Improper use will also void your coverage. This includes things like driving a vehicle off-road, towing, hauling, or overloading the maximum weight capacity. Unless you’re absolutely certain that your vehicle is covered for a particular activity, make sure to avoid it if you want to keep your warranty intact.
Pre-Existing Conditions and Salvage Vehicles
If your vehicle has a pre-existing issue, this must be declared to your provider when purchasing a warranty and will not be covered by your plan. A warranty provider is only obliged to pay for car repairs required due to issues that occur after the protection has been put in place, and pre-existing issues, of course, don’t fall into that category.
A salvage vehicle is a car that was once considered a “total loss” by an insurance company but has since been repaired/rebuilt so that it’s driveable again. You can get a warranty for salvage vehicles, though you may struggle to find a provider that covers them. Thankfully, Endurance has plans specifically for this kind of car. So you’re in the right place if you’re looking for one.
Reviewing and Understanding Your Warranty Contract
Before you hand over any money, ask the warranty provider for a copy of the contract you’ll be signing up for. Once you have it, take your time and look through it thoroughly. Find out what’s included, what’s excluded, and what you might be able to add on if necessary. Take a look at any additional benefits too, and whether they look out for certain components that may be missing from the core warranty coverage.
Don’t feel pressured to rush into anything if you’re still uncertain when you’re done. Contact the provider and ask as many questions as you need to. They should be fully transparent and answer you honestly. And if you aren’t satisfied that the coverage is for you, it might be time to look elsewhere.
Comprehensive Coverage That Won’t Let You Down
Whatever you need from your vehicle protection program, if you can’t rely on your provider, it isn’t worth the paper it’s printed on. At Endurance, we know just how much quality service means to our customers, so we make it our top priority. It’s one of the many reasons we’ve been rated by experts as America’s most trusted auto protection provider. And with a high star rating on Trustpilot from thousands of reviewers, you don’t just need to take our word for it.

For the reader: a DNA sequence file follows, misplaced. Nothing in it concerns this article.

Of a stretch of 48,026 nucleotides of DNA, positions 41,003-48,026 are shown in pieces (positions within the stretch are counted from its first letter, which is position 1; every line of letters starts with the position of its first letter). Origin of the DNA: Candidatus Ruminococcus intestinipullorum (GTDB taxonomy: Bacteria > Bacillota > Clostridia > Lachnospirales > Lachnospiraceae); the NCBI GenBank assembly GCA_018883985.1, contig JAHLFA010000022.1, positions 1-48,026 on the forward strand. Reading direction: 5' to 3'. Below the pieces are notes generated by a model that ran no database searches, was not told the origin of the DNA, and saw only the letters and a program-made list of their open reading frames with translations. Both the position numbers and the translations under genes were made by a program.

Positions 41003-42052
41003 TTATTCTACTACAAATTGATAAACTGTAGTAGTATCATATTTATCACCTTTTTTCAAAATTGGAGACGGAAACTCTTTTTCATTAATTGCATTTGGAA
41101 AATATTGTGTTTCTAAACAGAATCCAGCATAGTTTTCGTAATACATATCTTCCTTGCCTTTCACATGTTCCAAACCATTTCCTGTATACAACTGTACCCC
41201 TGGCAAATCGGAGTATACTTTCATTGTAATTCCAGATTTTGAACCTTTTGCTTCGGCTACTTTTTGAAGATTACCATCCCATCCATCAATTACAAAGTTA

We also have some of the best eligibility in the country. Whether you’re a casual commuter, rideshare driver, or luxury car owner, our wide range of plans has something for almost everyone. And if our base plans don’t quite suit your individual needs and budget, we’ll be more than happy to tailor a bespoke program, especially for you.
If that wasn’t enough, we add on some seriously great perks too. We offer 24/7 roadside assistance, towing, replacement travel reimbursement, and trip-interruption costs included with every Endurance plan. On top of that, all new Endurance customers get a year’s free access to our Elite Benefits package, opening up tire repair/replacement, key fob replacement, total loss protection, and more. Pay a small, $29 activation fee, and we’ll set you up.
So if you want transparent auto protection from a provider you can rely on, call our team at (800) 253-8203 or request a FREE quote. You can also shop our eStore and preview your auto protection plan pricing.
If you’d like to keep reading for now, we have plenty more useful articles like this one on our extended car warranty blog. Find topics including provider and deductible comparisons, new car reviews, repair shop tips, auto expert how-to’s, and more!